Goldsmith, Connie. Bombs Over Bikini: The World’s First Nuclear Disaster. Minneapolis: Twenty-First Century Books, 2014. 978-14677-16123 88 p. $26.00 Gr. 7-Adult.
Post-World War II, in the wake of Hiroshima and Nagasaki, the race was on to increase scientific knowledge of nuclear bombs and radiation, and to outmaneuver enemies with the knowledge. Plans were made, locations investigated, and the Marshall Islands were deemed the ideal locale for detonations. “Would you be willing to sacrifice your island for the welfare of all men?” So asked a Commodore of the U.S. Navy of the Bikini Islanders in 1946. The answer was yes, and the people left with hopes of returning. But it was not to be. Author Connie Goldsmith investigates these events and details in-depth how three bombs in particular were detonated, how the islands and people were affected, and how the government either knew very little or kept it hidden or both. She presents A-bombs Able and Baker, detonated in 1946, and H-bomb Bravo, detonated in 1954. The immediate devastation was powerful, and the long-term hazards of radiation were staggering. In the 1980s the Marshallese were promised compensation but have received very little. This is a powerful look at a tumultuous time, and students can weigh the moral and military, ethical and scientific. Well-written, with engaging sidebars and purposeful black-and-white photos and an intriguing title, this book will pull in readers. Source notes, Glossary, Selected Bibliography, Further Information, Index.
623.4; Disasters Melissa Scott, Shenango High School
McMullan, James. Leaving China: An Artist Paints His World War II Childhood. Chapel Hill, NC: Algonquin Books of Chapel Hill, 2014. 978-161620-2522 113 p. Gr. 7-Adult.
James McMullan today is a distinguished artist, designer and children’s book award winner (for I Stink! with wife Kate), but his early life was wonderfully complex. Born in 1934, McMullan lived the early years of his life in Cheefoo, China, as a privileged, hesitant (much to his father’s distaste) boy. The grandson of missionaries who built a successful orphanage and resultant fabric business, his parents continued the work—and lifestyle—as esteemed foreigners. That is, until World War II, when the Japanese took control of China. His parents hoped to stay in the life they knew, but with increasing loss of freedoms and increasing fear, his parents opted for a dangerous leave. In order to freely go, they left the vast majority of their material wealth and, importantly for James and his mother, any sense of stability. While James and his mother returned to her Canadian family, but eventually skip-hopped the globe (Shanghai, San Francisco, Darjeeling, and so on), his father devoted himself to soldiering with the Allied Forces and for three years did not see his wife or son. James artfully recalls standout memories of his life from 1934-1946 on double-page presentations, an exquisite watercolor opposite the description of the event and emotions. He shows many ups and downs, from stability with his aunt and uncle, to the humiliation of “failing” at being the strong, sturdy son his father clearly wished him to be. The striking artwork conveys both the preciseness and ethereal quality of a life lived learning to enjoy space and place, when neither was guaranteed. A treat for budding artists or anyone interested in the worldwide effects of World War II.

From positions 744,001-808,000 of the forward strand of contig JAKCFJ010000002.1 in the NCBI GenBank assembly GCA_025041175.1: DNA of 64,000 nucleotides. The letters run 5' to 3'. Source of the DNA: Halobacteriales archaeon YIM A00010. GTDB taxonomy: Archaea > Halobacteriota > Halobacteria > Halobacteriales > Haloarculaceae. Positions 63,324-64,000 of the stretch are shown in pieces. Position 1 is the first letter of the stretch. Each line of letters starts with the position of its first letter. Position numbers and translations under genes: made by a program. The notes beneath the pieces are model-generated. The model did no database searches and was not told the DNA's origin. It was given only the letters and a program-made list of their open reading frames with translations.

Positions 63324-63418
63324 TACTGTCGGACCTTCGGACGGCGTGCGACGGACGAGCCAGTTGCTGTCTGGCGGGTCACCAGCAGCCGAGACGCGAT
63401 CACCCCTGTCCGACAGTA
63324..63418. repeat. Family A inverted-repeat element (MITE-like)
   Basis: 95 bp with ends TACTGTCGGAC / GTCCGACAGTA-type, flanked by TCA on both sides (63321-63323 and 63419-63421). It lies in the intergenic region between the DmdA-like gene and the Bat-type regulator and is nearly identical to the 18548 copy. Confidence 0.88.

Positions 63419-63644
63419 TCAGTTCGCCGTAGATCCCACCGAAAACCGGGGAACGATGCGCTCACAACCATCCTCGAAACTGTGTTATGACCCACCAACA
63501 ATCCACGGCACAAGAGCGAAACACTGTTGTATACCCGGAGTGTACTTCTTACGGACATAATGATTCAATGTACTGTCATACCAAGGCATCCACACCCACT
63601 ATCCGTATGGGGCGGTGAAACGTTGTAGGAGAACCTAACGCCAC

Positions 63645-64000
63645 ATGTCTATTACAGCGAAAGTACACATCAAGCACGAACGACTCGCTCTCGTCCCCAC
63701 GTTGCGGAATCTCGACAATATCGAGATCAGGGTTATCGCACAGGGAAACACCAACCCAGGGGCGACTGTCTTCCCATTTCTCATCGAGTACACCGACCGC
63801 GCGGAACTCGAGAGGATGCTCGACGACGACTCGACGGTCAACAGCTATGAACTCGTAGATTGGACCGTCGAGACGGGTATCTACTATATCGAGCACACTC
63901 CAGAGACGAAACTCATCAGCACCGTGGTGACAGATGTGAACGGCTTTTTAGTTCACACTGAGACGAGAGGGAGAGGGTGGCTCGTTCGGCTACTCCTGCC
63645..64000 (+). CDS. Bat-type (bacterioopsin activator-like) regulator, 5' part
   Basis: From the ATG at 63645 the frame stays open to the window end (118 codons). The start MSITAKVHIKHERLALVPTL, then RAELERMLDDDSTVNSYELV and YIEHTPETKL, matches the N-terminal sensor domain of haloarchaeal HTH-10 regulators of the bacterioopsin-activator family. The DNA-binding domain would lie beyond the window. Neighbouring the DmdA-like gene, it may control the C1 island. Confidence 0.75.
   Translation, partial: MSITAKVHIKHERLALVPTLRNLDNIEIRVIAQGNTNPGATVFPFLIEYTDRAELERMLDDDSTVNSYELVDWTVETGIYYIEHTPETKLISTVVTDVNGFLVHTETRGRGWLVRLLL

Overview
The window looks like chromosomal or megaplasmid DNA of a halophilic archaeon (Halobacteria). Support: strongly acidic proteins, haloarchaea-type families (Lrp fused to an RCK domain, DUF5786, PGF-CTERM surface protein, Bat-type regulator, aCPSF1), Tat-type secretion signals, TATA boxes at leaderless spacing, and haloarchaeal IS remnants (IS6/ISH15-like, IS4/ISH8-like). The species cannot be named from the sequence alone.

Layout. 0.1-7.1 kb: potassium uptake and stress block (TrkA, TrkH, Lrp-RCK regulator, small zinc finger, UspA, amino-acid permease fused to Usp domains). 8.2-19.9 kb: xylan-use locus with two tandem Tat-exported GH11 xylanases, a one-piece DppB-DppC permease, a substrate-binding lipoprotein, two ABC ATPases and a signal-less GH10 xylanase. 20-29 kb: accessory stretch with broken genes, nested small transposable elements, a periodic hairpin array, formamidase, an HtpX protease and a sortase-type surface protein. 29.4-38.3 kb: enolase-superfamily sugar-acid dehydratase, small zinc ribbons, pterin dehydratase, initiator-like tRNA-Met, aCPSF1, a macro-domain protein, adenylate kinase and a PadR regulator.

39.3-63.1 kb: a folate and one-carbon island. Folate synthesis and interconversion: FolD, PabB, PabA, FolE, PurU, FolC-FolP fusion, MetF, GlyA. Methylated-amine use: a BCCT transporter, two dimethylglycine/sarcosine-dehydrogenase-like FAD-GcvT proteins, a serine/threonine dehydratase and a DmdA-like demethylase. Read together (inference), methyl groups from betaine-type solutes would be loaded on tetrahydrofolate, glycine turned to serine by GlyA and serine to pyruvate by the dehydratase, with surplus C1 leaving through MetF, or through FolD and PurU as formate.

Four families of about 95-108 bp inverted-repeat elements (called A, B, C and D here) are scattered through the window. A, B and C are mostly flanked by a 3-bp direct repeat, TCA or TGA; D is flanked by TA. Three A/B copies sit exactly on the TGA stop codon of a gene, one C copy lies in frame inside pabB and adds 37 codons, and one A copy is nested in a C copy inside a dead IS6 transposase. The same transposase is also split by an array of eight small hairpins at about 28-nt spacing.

741.6 Art; Autobiography Melissa Scott, Shenango High School